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Int J Radiat Oncol Biol Phys. 1988 Aug;15(2):299-304.

The meningioma controversy: postoperative radiation therapy.

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Dept. of Radiation Oncology, University of Florida, Gainesville, FL 32610-0385.


Total surgical excision is the main goal of therapy for intracranial meningiomas. The controversy today involves the efficacy of postoperative radiation therapy. To evaluate this question, 132 patients with benign intracranial meningiomas, treated between October 1964 and April 1985, were evaluated. All patients had a minimum 2-year follow-up. The actuarial local control rates at 10 years for the three treatment groups were as follows: subtotal excision alone, 18%; subtotal excision plus postoperative radiation therapy, 82%; and total excision alone, 77%. The actuarial determinate survival rates at 10 years were 49%, 81%, and 93%, respectively. Postoperative radiation therapy was also effective for patients treated at the time of the first recurrence, with an actuarial local control rate at 10 years after salvage treatment of 30% for patients treated with surgery alone and 89% for patients receiving postoperative radiation therapy at the time of salvage. This analysis suggests that radiation therapy has a significant role in the treatment of subtotally excised and recurrent intracranial meningiomas.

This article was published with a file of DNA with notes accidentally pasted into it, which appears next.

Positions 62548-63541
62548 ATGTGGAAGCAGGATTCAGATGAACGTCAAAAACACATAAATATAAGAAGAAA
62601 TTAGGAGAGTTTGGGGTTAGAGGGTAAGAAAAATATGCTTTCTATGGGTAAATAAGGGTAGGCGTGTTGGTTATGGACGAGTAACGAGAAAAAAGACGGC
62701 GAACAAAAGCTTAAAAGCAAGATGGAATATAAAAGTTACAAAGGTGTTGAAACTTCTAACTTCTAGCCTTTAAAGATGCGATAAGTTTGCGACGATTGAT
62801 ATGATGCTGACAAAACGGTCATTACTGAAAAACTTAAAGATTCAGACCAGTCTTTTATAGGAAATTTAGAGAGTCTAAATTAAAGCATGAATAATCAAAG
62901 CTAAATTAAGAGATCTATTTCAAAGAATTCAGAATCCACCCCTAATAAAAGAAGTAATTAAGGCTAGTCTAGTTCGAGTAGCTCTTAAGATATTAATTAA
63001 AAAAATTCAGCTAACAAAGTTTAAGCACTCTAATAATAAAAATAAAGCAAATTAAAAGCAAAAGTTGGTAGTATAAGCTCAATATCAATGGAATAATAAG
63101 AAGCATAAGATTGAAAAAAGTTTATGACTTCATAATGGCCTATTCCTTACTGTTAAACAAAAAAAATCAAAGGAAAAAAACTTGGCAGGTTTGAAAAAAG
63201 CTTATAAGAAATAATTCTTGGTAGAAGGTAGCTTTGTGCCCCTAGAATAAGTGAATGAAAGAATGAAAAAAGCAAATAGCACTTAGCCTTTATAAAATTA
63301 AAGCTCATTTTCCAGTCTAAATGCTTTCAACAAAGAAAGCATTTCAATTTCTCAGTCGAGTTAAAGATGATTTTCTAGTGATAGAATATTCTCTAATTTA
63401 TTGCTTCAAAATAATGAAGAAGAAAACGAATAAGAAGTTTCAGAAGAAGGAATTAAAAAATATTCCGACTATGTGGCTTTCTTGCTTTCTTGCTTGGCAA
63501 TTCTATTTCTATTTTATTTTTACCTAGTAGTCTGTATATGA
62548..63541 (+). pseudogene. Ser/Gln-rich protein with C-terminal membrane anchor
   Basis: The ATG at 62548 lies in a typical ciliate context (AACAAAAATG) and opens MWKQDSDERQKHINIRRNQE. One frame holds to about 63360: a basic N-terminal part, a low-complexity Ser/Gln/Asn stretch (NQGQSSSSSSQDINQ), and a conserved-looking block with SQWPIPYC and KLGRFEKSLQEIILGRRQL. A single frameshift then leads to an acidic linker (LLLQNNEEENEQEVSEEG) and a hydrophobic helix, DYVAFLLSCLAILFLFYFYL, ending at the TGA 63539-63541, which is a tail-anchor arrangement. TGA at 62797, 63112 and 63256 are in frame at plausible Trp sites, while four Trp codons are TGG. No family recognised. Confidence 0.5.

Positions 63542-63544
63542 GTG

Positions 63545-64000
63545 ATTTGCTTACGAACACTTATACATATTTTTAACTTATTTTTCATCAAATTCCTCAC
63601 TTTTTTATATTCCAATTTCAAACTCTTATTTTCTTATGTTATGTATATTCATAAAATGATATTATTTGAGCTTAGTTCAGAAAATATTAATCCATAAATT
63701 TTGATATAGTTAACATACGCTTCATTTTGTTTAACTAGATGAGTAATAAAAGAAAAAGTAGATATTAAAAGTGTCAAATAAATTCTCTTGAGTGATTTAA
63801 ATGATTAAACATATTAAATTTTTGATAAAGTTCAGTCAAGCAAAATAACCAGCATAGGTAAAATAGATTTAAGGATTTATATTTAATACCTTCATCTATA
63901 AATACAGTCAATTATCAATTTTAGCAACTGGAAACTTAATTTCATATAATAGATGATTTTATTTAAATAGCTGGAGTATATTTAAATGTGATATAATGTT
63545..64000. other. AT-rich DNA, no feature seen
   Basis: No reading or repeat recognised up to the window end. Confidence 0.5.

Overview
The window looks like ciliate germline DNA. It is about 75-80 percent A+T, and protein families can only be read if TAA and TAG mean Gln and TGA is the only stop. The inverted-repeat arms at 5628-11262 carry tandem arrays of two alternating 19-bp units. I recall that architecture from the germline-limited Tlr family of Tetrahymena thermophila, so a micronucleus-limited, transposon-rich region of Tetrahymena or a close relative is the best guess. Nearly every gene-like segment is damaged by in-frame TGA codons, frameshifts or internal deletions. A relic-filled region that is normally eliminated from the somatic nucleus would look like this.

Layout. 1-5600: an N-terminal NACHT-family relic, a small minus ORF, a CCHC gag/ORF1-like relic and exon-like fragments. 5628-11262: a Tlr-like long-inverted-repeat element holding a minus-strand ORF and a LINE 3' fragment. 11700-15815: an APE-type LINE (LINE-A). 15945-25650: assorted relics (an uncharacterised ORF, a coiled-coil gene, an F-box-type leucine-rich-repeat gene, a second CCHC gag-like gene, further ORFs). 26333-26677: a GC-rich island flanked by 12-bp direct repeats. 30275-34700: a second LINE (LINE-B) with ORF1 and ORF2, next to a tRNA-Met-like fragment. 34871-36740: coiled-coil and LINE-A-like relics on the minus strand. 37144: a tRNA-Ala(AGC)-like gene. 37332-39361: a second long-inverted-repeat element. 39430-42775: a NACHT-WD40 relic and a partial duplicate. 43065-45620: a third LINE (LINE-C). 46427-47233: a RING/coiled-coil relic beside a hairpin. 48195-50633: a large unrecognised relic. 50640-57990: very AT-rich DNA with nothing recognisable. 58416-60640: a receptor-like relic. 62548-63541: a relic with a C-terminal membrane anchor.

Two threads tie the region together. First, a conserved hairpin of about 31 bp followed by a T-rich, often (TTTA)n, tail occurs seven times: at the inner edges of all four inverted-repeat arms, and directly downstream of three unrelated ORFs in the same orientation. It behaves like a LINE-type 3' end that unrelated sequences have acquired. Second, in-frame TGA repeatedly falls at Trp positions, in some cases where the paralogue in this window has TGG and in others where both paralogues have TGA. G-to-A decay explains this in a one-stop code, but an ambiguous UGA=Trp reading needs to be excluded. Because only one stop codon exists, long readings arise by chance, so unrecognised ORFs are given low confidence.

[Indexed for MEDLINE]

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